With the advent of mobile food ordering apps and the growth of third-party delivery, more and more fast-food restaurants are launching off-premise models to better accommodate on-the-go customers.

Taking a more futuristic approach, McDonald’s unveiled its new test restaurant, a smaller format specifically designed for speed and pickup orders.

Located outside of Fort Worth, Texas, the model features a drive-thru lane and a separate order-ahead lane for those who want to place their order before arrival. Customers in the

order-ahead lane receive their items via a food and beverage conveyor.

“At McDonald’s, we’ve been setting the standard for drive-thrus for more than 45 years,” said Max Carmona, McDonald’s senior director of global design and restaurant development. “As our customers’ needs continue to change, we are committed to finding new ways to serve them faster and easier than ever before.”

The order-ahead lane uses technology that notifies employees when customers are near the restaurant, so they can get a head start on preparing the orders.

“It gives our restaurant team the ability to concentrate more and more on order speed and accuracy, which makes the experience more enjoyable for everyone,” said Keith Vanecek, the franchisee operating the test restaurant.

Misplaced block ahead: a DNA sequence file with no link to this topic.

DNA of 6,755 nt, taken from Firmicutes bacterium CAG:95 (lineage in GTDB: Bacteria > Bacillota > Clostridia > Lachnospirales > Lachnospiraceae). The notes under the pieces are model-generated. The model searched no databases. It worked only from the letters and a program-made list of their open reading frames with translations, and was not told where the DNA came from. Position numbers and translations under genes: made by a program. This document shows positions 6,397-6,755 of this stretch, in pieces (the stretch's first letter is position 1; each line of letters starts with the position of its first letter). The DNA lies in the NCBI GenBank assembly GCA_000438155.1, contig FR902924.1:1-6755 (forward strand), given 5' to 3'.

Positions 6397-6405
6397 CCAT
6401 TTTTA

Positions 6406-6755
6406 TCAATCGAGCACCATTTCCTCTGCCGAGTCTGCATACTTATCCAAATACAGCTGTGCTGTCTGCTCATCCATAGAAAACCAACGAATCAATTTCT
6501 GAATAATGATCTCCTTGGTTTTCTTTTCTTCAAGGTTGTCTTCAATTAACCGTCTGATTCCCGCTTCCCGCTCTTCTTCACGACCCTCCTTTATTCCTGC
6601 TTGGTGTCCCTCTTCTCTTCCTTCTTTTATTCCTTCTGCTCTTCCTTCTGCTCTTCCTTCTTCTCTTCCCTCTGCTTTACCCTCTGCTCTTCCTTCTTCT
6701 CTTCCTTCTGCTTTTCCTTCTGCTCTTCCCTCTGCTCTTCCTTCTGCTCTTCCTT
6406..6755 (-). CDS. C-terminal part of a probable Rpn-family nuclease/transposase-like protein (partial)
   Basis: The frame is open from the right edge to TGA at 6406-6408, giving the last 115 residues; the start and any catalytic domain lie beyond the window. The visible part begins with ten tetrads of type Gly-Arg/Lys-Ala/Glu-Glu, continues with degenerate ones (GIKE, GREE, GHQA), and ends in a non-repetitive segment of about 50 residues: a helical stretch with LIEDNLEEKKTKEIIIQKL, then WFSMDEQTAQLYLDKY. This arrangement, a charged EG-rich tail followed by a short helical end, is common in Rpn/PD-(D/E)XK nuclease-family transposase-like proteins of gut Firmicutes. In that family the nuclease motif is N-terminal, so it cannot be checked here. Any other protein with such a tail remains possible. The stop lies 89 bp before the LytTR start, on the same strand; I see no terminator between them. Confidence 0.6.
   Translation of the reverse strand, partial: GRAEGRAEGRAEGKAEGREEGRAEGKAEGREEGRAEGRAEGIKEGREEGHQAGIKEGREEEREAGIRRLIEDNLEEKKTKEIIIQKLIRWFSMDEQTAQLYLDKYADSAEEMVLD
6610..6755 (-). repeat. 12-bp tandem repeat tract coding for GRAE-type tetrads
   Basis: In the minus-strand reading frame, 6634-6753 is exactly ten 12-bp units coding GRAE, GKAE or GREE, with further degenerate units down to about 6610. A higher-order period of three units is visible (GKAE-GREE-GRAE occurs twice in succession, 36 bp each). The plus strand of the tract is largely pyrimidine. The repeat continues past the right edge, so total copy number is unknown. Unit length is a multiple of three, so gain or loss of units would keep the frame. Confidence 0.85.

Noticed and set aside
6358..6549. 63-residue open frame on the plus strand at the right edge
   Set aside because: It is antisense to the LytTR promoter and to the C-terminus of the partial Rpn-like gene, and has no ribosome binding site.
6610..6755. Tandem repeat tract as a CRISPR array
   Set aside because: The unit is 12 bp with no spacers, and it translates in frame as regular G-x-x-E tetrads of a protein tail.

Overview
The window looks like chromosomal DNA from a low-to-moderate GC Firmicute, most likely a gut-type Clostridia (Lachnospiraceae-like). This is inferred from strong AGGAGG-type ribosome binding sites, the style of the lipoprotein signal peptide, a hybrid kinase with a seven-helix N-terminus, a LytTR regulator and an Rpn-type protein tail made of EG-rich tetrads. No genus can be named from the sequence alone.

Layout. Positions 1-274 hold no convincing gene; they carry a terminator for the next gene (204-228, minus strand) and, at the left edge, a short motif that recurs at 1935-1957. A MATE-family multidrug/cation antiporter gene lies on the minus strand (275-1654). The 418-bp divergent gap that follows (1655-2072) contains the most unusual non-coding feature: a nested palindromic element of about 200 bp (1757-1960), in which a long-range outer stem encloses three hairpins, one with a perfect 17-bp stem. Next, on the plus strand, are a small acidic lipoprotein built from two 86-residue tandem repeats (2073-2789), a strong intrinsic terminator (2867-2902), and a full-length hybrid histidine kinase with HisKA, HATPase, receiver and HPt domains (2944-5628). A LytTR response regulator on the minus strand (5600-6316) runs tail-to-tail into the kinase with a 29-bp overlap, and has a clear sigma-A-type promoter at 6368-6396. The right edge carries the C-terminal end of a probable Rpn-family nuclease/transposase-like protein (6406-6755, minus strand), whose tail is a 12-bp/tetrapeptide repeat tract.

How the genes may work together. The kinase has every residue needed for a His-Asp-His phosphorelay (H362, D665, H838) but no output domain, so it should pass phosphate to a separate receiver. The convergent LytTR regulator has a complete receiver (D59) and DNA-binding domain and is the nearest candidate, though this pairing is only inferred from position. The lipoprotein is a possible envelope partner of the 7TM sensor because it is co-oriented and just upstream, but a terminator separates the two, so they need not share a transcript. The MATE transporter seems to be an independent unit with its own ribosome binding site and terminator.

Inside, the test restaurant features key differences from a traditional golden arches. This includes a delivery pickup room, kiosks to place carryout, a pickup shelf for to-go orders, and no dining room. Outside are several parking spots for curbside pickup and designated spaces for delivery.

Future of Fast Food

But McDonald’s is far from the only QSR and fast-food restaurant launching new digital forward units this year.

Taco Bell opened its “Taco Bell Defy” location in Brooklyn Park, Minnesota. It features four drive-thru lanes, with three dedicated to orders placed by an app and third-party delivery. The two-story elevated location has a vertical lift that delivers food straight to the customer, at a goal of two minutes or less.

Chipotle opened its 500th Chipotlane, dedicated to mobile orders, and Jimmy Johns’s launched its first drive-thru-only restaurant in Florida with two lanes, one specifically for online order pickup.

Additionally, Panera Bread recently introduced its test digital-focused shops in New York and Chicago, which are 40 percent smaller than its traditional locations, for rapid pickup and delivery.

While these examples only skim the surface of digital ordering moves in the fast food space, it’s clear consumers will continue to see similar models pop up as speed and convenience dominate the must-haves for consumers moving forward.